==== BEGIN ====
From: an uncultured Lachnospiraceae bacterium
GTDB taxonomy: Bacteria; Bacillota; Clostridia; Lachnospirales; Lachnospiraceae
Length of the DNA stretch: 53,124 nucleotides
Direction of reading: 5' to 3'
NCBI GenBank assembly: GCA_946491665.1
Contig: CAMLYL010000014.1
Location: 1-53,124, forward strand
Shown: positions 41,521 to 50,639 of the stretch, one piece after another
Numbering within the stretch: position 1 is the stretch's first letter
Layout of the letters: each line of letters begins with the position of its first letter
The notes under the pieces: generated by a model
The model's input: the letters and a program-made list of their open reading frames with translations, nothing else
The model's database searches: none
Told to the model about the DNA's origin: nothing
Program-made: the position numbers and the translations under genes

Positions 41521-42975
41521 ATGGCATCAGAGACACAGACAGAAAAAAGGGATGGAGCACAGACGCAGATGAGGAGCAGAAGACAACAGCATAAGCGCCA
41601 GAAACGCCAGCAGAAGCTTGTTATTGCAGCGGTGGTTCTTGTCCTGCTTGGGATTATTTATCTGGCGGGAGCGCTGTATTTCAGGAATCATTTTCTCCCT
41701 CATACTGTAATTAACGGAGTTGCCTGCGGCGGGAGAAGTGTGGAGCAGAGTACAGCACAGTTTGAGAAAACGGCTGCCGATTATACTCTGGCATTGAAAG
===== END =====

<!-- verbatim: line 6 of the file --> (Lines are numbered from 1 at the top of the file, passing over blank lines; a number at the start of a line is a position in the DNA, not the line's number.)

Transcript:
Contig: CAMLYL010000014.1